1.What exactly is a stress fracture?
A stress fracture occurs where there is an inability of the bones’ intrinsic repair process to keep up with the stresses applied to it over time. Ultimately, this leads to a break or fracture in the bone. In short, it results from an abnormally high stress placed on normal bone leading to fracture.
2.What are the causes/predisposing factors of this injury?
One of the most common causes is overtraining. Either too much volume or too much intensity, or both together, without the appropriate lead up can be so overwhelming that the increased workload causes bone failure over time.
Structural misalignments—such as overpronation from a flat foot or excessive supination from a high arched foot—can also lead to stress fractures since they can place high loads on bone. Footwear that is inappropriate or worn out can also cause higher than normal stresses on bones and cause stress fractures.
In women, diminished bone density can also predispose to stress fractures.
Poor diets that are low in calcium and other minerals required for bone health can also contribute to stress fractures.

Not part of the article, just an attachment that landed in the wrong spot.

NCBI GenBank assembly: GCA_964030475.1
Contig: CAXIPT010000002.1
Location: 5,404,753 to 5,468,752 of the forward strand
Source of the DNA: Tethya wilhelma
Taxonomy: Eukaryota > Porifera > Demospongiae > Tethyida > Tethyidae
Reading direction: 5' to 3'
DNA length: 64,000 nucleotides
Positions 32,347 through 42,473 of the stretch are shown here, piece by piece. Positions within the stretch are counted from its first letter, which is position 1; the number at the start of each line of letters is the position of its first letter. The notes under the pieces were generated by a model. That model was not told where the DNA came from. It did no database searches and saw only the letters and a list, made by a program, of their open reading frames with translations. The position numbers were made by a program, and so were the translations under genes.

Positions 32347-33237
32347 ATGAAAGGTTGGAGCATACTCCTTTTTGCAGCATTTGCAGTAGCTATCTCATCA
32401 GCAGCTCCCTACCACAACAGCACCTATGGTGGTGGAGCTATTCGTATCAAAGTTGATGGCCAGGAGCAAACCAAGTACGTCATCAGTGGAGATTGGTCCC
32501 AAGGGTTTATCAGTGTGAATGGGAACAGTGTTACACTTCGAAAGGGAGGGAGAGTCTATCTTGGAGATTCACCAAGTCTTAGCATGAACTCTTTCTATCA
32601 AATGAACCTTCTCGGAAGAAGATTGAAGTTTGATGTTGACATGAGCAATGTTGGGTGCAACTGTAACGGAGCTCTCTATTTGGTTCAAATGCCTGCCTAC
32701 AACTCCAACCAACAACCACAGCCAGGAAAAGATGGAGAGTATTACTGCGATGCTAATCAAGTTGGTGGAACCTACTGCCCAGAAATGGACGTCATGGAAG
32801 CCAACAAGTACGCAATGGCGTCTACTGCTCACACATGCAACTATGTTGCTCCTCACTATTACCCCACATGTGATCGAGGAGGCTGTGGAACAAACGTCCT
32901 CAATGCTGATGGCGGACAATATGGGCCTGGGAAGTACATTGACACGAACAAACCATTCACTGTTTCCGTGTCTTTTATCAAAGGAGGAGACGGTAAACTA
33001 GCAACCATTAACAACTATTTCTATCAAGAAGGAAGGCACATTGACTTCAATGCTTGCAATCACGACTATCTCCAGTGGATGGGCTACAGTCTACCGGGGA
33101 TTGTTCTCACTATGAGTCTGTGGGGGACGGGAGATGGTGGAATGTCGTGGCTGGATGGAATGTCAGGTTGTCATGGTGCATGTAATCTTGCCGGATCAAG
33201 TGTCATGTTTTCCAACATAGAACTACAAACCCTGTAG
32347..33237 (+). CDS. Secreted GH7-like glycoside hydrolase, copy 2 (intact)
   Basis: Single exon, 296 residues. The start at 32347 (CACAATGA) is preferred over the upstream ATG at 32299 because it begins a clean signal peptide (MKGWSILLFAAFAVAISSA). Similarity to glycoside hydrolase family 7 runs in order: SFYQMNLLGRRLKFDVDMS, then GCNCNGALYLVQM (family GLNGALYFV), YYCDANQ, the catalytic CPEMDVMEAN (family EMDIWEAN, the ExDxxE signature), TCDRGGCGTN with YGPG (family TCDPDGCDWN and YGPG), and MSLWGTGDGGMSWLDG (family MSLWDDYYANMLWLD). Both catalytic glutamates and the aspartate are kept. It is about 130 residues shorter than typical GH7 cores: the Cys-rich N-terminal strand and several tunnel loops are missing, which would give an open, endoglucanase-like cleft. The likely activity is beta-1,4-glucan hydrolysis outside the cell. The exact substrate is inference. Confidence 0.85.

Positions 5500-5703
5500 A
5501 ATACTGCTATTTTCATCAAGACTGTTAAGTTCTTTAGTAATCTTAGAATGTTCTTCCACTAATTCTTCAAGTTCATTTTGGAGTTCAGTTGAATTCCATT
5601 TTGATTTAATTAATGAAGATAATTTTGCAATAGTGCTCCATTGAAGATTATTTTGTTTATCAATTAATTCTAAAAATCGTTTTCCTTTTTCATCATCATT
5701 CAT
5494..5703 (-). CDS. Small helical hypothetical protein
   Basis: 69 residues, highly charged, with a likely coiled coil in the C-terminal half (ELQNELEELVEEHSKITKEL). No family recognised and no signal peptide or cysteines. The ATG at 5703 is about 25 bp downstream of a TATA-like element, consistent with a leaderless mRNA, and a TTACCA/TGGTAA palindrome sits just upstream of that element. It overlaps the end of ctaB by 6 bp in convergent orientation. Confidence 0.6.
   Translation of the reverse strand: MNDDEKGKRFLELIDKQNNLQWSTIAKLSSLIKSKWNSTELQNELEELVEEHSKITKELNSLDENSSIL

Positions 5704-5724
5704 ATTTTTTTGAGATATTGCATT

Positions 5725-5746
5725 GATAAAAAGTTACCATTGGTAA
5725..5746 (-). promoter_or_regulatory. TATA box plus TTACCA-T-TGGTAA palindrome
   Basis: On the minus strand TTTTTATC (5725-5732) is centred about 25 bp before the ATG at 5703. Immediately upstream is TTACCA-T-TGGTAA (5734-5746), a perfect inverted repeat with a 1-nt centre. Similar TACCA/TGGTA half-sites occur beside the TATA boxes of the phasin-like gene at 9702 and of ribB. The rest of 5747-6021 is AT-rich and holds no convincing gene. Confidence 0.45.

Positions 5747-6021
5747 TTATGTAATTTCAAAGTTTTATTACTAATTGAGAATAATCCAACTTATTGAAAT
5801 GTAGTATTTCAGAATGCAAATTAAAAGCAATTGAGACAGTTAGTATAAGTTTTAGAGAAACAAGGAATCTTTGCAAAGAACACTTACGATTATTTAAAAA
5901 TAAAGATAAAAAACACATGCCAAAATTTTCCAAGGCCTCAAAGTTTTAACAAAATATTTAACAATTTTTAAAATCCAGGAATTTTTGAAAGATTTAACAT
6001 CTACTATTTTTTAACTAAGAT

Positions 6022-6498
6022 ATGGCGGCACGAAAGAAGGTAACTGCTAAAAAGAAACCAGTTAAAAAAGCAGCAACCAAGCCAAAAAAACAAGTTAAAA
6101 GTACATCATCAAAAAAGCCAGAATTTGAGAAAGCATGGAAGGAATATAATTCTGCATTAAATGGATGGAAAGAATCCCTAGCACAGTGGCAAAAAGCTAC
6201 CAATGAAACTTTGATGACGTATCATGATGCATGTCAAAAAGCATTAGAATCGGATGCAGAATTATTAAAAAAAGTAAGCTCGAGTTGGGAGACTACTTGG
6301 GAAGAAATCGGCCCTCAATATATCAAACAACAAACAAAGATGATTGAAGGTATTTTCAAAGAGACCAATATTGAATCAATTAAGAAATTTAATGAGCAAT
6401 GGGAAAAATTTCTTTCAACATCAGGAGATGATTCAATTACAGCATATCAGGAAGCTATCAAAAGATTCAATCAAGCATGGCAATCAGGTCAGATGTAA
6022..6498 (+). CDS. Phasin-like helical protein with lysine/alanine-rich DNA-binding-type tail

3.What are the symptoms?
Stress fractures usually present as point tenderness over the fracture site. The pain may be felt at rest and intensifies with activity, especially weight bearing activity. Most stress fractures occur in the lower part of the body especially the tibia and foot, but can also occur in the fibula, pelvis and neck of the femur.
4.What can be done to prevent or treat this injury?
Proper training and preparation for activity is essential. Build up mileage by no more than 10 percent to 15 percent per week and do not do back-to-back hard days. Try not to run on overly hard surfaces all the time, vary runs on trails or grass or treadmill if possible.
Speedwork and high intensity training should be preceded by a warm up and a stretch, and followed by a cool-down.
Any biomechanical issues should be addressed with proper shoes and orthotics, if needed. Old shoes should be discarded, and optimally, two pairs of shoes should be rotated on alternate runs.
A diet with appropriate caloric and nutrient content is also important, especially calcium and vitamin D, which are critical for bone health.
Treatment consists of relative rest (non-weight-bearing activity) for up to eight weeks (more with femoral fractures). Activity during this time should be non-impact such as pool running or biking. A gradual return to weight-bearing activity can begin after two to three weeks of being pain free. Some studies suggest using an air splint (cast), but results are equivocal. Anti-inflammatories and icing may also be used to reduce pain and inflammation.
I also find that treating the muscles and soft tissues around the fracture site, to restore proper tone, strength and balance to be essential for a full recovery.